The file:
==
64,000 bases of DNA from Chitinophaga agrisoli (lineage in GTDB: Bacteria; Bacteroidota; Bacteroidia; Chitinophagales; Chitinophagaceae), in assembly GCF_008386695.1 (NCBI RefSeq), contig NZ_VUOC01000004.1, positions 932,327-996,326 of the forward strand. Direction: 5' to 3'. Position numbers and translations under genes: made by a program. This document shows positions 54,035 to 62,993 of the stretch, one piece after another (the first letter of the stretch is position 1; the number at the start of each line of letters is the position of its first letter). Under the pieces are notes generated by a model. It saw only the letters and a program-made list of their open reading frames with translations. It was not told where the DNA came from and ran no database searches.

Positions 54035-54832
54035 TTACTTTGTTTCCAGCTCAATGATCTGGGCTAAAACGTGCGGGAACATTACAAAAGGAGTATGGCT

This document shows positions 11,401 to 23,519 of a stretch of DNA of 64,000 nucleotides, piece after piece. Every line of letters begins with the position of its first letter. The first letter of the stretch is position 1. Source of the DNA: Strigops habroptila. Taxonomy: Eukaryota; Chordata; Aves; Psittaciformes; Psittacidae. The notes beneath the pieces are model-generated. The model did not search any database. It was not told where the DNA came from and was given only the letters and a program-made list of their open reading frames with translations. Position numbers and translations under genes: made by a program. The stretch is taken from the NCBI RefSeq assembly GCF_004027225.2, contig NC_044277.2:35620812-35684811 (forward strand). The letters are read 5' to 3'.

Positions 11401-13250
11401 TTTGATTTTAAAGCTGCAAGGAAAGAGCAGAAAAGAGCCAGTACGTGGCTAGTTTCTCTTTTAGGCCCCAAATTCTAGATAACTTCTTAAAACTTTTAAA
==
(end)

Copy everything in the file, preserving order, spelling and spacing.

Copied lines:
64,000 bases of DNA from Chitinophaga agrisoli (lineage in GTDB: Bacteria; Bacteroidota; Bacteroidia; Chitinophagales; Chitinophagaceae), in assembly GCF_008386695.1 (NCBI RefSeq), contig NZ_VUOC01000004.1, positions 932,327-996,326 of the forward strand. Direction: 5' to 3'. Position numbers and translations under genes: made by a program. This document shows positions 54,035 to 62,993 of the stretch, one piece after another (the first letter of the stretch is position 1; the number at the start of each line of letters is the position of its first letter). Under the pieces are notes generated by a model. It saw only the letters and a program-made list of their open reading frames with translations. It was not told where the DNA came from and ran no database searches.

Positions 54035-54832
54035 TTACTTTGTTTCCAGCTCAATGATCTGGGCTAAAACGTGCGGGAACATTACAAAAGGAGTATGGCT

This document shows positions 11,401 to 23,519 of a stretch of DNA of 64,000 nucleotides, piece after piece. Every line of letters begins with the position of its first letter. The first letter of the stretch is position 1. Source of the DNA: Strigops habroptila. Taxonomy: Eukaryota; Chordata; Aves; Psittaciformes; Psittacidae. The notes beneath the pieces are model-generated. The model did not search any database. It was not told where the DNA came from and was given only the letters and a program-made list of their open reading frames with translations. Position numbers and translations under genes: made by a program. The stretch is taken from the NCBI RefSeq assembly GCF_004027225.2, contig NC_044277.2:35620812-35684811 (forward strand). The letters are read 5' to 3'.

Positions 11401-13250
11401 TTTGATTTTAAAGCTGCAAGGAAAGAGCAGAAAAGAGCCAGTACGTGGCTAGTTTCTCTTTTAGGCCCCAAATTCTAGATAACTTCTTAAAACTTTTAAA